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What to Eat and When

5 tips for timing your meals for better health

En español | You know that a healthy diet has a balance of nutrients. But when you eat is also important. In fact, the timing of your meals has an impact on everything from weight loss to insomnia.

Here are five tips that will help you make the most of your meals.

When to Eat What: Protein

Corbis

A spinach, tofu and cheese omelet is great for breakfast.

1. For more energy, have a protein-packed breakfast.

Maintaining steady blood sugar levels all day is crucial to avoiding energy slumps. Sweet foods — muffins or sugary cereals — may give you a quick energy spike, but the following drop in blood sugar can leave you feeling wiped out.

Instead, eat protein as part of the morning meal. In a University of Missouri study, people with Type 2 diabetes who ate a 500-calorie breakfast with 35 percent protein had fewer glucose spikes than those who consumed less protein and more carbohydrates. Also, "protein stimulates hormones that increase fullness while inhibiting hormones that stimulate hunger," says study author Heather J. Leidy, an assistant professor of nutrition at Missouri.

Try this: a spinach, tofu and cheese omelet.

When to Eat What: Protein

Lew Robertson

Aim for a recovery snack with 30 grams of protein, like a protein shake.

2. To refuel after a workout, try a carb-protein combo.

Research shows that a snack containing both carbohydrates and protein is best for recovery after exercise. Carbs help boost flagging energy levels, while protein builds muscle mass. Stuart Phillips, director of the McMaster Centre for Nutrition, Exercise and Health Research at McMaster University in Hamilton, Ontario, says that for maximum effect, eat a post-workout snack within an hour of exercising that emphasizes the three R's: water to rehydrate, carbohydrates to refuel and protein to repair muscles.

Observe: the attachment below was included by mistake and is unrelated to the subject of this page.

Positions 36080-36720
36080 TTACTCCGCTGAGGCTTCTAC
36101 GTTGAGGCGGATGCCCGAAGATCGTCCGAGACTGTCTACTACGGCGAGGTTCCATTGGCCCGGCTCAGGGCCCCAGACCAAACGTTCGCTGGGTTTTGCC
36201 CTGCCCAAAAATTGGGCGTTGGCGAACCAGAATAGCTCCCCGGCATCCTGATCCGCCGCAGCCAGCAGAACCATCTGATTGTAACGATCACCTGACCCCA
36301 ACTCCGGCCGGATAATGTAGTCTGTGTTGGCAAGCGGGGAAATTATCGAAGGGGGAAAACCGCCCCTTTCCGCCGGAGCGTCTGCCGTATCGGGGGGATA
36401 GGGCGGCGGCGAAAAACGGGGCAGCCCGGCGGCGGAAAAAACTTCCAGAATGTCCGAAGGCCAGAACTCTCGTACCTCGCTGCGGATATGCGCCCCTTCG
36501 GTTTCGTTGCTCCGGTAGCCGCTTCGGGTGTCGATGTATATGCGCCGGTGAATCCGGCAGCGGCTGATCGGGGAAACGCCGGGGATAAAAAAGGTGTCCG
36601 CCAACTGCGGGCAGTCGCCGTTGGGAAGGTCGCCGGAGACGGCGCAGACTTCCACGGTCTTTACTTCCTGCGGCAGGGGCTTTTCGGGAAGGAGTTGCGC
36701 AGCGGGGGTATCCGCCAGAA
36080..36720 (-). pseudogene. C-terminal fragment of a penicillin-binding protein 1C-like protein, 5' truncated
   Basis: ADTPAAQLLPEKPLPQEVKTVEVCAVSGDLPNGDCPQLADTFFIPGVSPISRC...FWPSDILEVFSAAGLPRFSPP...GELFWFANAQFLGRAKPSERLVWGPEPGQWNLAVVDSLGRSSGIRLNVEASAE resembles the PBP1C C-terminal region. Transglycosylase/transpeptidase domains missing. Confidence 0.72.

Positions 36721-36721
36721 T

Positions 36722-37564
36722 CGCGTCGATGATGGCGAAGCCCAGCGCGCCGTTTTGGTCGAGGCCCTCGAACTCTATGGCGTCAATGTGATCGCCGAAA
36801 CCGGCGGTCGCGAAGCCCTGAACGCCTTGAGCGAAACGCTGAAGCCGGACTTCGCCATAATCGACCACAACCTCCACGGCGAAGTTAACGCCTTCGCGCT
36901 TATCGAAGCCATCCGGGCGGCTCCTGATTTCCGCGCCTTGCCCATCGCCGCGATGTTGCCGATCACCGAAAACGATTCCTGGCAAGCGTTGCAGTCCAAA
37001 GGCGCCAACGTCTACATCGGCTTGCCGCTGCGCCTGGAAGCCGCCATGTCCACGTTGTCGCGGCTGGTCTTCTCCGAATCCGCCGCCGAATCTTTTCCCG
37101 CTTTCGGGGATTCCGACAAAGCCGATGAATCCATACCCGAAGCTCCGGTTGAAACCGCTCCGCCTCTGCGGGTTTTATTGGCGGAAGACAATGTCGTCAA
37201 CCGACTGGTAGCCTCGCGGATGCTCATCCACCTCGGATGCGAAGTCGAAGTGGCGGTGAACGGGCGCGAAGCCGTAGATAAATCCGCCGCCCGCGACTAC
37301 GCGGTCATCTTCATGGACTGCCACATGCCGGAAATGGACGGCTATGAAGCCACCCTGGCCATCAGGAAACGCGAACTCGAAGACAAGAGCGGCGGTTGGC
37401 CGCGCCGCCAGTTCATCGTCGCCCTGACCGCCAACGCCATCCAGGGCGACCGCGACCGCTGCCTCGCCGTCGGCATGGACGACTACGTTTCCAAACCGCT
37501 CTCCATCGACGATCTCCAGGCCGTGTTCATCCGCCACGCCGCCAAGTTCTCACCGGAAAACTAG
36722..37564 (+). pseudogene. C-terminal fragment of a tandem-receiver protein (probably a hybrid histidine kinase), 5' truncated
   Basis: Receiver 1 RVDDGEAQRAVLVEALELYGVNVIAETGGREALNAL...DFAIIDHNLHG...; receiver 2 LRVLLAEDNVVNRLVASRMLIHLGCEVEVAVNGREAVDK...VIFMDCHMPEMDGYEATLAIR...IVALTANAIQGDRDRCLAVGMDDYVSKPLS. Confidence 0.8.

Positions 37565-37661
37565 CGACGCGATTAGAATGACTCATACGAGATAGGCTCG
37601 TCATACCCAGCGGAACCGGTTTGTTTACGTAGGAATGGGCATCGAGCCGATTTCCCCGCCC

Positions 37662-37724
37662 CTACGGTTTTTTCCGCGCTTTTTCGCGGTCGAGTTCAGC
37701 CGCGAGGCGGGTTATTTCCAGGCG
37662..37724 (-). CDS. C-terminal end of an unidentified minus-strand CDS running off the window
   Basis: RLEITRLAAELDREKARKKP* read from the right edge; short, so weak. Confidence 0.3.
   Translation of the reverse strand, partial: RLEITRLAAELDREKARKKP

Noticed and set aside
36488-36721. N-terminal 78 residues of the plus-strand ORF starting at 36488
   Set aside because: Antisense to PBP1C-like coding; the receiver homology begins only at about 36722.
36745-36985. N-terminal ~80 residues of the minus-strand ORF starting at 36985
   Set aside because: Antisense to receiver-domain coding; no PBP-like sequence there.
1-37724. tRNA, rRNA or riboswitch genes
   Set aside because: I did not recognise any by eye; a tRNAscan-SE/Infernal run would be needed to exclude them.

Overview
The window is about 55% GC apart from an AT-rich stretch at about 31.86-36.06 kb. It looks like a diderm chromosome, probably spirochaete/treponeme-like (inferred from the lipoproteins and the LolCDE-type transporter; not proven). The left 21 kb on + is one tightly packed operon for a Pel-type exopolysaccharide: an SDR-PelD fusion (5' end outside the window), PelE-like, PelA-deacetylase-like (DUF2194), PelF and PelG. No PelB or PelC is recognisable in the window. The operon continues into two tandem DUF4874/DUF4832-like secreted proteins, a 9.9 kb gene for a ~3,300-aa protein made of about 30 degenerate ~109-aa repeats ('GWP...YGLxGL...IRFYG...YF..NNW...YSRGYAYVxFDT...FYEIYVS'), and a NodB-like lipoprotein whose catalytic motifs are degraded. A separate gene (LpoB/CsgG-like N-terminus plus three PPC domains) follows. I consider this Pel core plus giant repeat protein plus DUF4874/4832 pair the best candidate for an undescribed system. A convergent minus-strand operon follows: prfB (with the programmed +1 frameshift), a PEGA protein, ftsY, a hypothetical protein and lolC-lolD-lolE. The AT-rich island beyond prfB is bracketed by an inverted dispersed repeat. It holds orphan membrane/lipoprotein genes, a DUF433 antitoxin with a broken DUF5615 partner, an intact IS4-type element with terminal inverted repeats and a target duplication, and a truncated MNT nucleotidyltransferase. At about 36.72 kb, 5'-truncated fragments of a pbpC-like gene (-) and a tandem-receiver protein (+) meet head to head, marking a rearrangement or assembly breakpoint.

People need more protein as muscle mass declines with age, Phillips says. Yet a recent AARP-Abbott survey found that just 17 percent of respondents knew how much protein they needed — 46 grams a day for women and 56 grams for men. Active older adults may need more.

Try this: Aim for a recovery snack with 30 grams of protein, like a protein shake or grilled chicken wrap with whole wheat tortilla.

When to Eat What: Protein

Iain Bagwell

Whole grain pasta topped with roasted tomatoes, basil, parsley and pine nuts

3. For weight loss, load up at lunchtime.

Eating your biggest meal earlier in the day may help with weight loss. In a 2013 study published in the International Journal of Obesity, researchers found that overweight and obese adults who ate their biggest meal earlier in the day lost more weight than those who ate their main meal later, despite similar activity levels and calories. Your body burns twice as many calories after an earlier meal than a later one, says Frank Scheer, director of the Medical Chronobiology Program at Brigham and Women's Hospital in Boston.

Try this: whole grain pasta topped with roasted tomatoes, basil, parsley and pine nuts.

When to Eat What: Protein

Hiroshi Higuchi

25 pistachios, which are packed with potassium and protein are a great snack.

4. For an afternoon brain boost, grab a handful of nuts.

Not only are nuts good for heart health, but a 2015 Spanish study found that older adults who ate a handful of nuts daily improved their memory over four years. Lead author Emilio Ros, M.D., a researcher at the Hospital Clinic of Barcelona, said eating nuts may help prevent cognitive decline in older people — especially when they're combined with a healthy Mediterranean diet. In addition, "eating nuts also reduces the brain responses that typically stimulate food consumption," Leidy says, so snacking on nuts can help with weight loss as well.

Try this: 25 pistachios, which are packed with potassium and protein.

When to Eat What: Protein

Gareth Morgans

Salmon broiled in sesame seed oil is an ideal dinner.

5. For better sleep, fill up on fiber.

A 2016 study published in the Journal of Clinical Sleep Medicine found that eating a meal high in fiber and low in saturated fat and sugar helped subjects fall asleep in less than 20 minutes, compared with 30 minutes for those who ate more fat and sugar than fiber. A high-fiber dinner was also associated with more time in slow-wave deep sleep, which is essential for immune function, says study author Marie-Pierre St-Onge, assistant professor at Columbia University Medical Center in New York. Steering clear of the refrigerator after supper can also improve sleep, as snacking signals to the body that it's time to be awake and active, according to a 2014 study published in Current Obesity Reports.

Try this: salmon broiled in sesame seed oil, quinoa, roasted cauliflower and an arugula tossed salad.

Jodi Helmer is a health writer who has been published in Shape and Health.

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